In a recent TV interview, Hillary Clinton made an unequivocal statement that she is “100 percent positive” that she will not be indicted for her email issues. I thought that a “100 percent” statement was pretty bold.
Then, I watched a video of President Obama endorsing Hillary Clinton for president.
Let’s see … the director of the FBI works for and reports directly to the attorney general. The attorney general works for and reports directly to President Obama.
President Obama could have, at a minimum, delayed his endorsement of Mrs. Clinton. Instead, he puts his inflated reputation on the line and essentially signals his underlings — the FBI and attorney general — not to indict Hillary, lest he look like a fool.
Welcome to justice under the Democrat Party. If you condone this type of blatant hypocrisy, then go ahead and support Hillary Clinton. I’m sure she’ll appreciate your vote and construe your acceptance of this type of “justice” as a mandate and use it as a model for business as usual in her administration.
It is fine for the editorial staff to voice an opinion in their newspaper. Readers, however, should expect a well-presented argument with substantiated facts. The June 8 editorial on marijuana was very lacking.
For example, the statement that marijuana contains nearly 500 dangerous chemicals does not mention if any are present above a dangerous level and at what usage rate they become dangerous. Remember, our drinking water from Lake Mead contains many dangerous chemicals, but all are below levels considered dangerous.
Next, the assertion that cancer and five other serious ailments are linked to marijuana use does not include information about how they are linked or at what dose level. Again the same could be said for nearly everything in your refrigerator.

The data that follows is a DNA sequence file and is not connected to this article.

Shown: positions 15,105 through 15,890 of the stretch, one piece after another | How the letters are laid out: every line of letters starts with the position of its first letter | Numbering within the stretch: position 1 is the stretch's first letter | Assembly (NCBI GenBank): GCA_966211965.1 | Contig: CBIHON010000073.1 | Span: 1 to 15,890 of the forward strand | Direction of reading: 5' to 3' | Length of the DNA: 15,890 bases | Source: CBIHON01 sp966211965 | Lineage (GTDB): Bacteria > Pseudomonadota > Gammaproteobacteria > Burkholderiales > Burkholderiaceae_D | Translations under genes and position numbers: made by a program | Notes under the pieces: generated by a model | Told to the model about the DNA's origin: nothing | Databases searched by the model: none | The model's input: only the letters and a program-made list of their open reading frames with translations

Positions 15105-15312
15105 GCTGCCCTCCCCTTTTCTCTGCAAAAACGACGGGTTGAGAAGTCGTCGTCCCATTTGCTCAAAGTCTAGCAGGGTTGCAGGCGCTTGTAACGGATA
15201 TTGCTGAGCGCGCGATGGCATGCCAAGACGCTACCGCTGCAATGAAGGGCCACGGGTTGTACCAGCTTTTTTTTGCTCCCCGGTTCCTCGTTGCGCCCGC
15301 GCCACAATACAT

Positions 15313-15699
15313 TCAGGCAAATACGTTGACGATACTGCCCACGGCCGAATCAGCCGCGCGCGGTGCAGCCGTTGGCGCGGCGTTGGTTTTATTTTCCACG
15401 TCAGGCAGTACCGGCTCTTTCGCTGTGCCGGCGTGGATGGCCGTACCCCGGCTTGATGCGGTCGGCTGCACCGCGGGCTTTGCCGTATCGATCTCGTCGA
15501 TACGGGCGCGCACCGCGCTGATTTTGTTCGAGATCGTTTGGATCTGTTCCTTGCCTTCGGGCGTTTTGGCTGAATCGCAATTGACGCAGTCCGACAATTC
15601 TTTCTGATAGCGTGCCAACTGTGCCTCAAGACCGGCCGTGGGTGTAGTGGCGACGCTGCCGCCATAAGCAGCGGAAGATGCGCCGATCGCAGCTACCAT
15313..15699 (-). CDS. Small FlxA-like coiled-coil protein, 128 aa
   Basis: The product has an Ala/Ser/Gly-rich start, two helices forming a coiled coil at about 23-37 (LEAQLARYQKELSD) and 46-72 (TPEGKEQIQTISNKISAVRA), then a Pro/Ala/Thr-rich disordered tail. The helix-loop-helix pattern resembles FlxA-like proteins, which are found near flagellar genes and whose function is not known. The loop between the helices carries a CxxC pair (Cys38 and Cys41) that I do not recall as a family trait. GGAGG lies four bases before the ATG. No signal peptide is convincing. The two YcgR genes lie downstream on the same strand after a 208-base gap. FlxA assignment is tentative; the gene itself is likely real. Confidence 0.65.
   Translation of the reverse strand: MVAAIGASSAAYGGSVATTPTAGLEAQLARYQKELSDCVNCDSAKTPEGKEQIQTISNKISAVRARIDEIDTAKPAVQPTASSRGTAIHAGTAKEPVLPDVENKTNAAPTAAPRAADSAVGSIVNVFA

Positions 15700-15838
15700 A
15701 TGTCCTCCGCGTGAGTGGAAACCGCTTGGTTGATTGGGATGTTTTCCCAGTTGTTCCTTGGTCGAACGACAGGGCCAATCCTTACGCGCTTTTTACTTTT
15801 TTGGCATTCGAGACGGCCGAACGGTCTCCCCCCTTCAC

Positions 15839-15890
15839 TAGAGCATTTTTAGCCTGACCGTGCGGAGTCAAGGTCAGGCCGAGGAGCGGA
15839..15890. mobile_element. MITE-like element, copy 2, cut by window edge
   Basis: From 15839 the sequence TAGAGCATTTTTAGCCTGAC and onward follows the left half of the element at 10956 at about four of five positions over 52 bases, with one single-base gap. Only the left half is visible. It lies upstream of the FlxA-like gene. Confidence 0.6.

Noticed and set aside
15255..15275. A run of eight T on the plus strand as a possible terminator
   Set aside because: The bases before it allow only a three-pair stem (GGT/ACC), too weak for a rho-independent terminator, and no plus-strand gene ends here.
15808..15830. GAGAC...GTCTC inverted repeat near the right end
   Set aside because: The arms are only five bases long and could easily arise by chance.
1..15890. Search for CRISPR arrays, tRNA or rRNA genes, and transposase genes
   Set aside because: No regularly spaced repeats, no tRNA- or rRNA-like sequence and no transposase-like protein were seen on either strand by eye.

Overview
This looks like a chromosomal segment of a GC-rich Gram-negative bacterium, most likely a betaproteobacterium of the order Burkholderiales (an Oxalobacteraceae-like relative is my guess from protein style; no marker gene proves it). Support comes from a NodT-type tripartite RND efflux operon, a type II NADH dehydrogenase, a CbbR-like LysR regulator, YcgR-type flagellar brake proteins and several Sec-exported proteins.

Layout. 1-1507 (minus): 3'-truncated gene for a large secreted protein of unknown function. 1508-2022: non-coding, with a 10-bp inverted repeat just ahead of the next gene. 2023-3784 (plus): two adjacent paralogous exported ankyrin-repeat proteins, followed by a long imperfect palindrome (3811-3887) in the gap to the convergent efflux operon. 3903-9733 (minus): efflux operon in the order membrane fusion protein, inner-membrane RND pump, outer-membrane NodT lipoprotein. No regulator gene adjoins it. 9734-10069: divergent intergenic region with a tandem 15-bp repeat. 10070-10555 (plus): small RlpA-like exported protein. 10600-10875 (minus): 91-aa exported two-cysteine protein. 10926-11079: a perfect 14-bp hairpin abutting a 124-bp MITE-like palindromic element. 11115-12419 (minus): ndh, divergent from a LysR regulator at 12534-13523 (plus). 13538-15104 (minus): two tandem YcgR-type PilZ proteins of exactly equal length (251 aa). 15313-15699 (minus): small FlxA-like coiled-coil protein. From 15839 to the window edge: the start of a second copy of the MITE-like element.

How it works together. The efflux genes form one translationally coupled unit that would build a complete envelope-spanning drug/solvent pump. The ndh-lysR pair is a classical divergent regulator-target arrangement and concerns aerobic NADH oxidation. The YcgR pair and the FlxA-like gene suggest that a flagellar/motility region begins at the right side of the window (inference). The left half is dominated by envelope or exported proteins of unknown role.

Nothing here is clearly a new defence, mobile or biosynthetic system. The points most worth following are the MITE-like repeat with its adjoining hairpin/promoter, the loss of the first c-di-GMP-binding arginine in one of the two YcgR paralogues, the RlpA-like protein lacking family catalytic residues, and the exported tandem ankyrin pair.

The money argument is also a red herring. The core of Question 2 is personal freedom, not money.
By including such biases in a flawed editorial you can accomplish only two things. One, some people actually believe your arguments and form an opinion not based on the facts, or two, some people see the poor case you present and consider the editorial staff of the Review-Journal to be untrustworthy.
Neither result is good for the paper or the public.
In response to the June 8 column by Steve Sebelius, “What’s in a Name? Nothing, really,” regarding the College of Southern Nevada’s North Las Vegas campus:
Apparently Mr. Sebelius missed the lesson from one of the world’s great motivators, Dale Carnegie. Mr. Carnegie once said something along the lines that the most important and sweetest sound in any language is a person’s name. In this respect a name is everything. Something important, to be considered with care.
The identification of the community — North Las Vegas — that gives life and breath to the existence of this component of the College of Southern Nevada is significant.
It is vitally important for any local community to be identified with education and it is for that purpose that Mayor John Lee has been devoted to ensuring education is part of his city’s brand.
North Las Vegas